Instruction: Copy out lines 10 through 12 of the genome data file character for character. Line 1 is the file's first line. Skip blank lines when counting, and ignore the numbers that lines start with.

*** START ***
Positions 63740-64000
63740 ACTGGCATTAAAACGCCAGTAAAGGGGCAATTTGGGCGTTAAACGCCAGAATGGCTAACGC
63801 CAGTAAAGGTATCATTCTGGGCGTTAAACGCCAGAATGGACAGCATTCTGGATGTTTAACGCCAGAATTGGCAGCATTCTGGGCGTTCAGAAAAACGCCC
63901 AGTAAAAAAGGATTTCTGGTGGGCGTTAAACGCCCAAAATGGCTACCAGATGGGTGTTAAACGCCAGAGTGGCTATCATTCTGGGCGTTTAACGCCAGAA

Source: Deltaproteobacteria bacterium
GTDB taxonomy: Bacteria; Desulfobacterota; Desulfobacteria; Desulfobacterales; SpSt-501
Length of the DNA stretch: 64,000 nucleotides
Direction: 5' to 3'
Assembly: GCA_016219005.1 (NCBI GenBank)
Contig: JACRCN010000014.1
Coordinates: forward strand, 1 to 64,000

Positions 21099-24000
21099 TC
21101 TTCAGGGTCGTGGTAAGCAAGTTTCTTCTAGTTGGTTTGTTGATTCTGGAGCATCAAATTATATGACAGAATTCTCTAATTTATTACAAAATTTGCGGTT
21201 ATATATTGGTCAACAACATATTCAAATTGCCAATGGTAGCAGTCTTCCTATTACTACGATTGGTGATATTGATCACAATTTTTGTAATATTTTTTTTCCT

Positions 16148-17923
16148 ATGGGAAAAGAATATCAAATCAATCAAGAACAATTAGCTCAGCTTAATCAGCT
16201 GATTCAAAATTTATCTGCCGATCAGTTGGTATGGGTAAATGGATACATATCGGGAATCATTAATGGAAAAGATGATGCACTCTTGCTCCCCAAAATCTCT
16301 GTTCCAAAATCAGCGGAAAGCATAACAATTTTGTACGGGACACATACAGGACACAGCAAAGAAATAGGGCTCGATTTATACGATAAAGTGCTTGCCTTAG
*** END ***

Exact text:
Contig: JACRCN010000014.1
Coordinates: forward strand, 1 to 64,000

Positions 21099-24000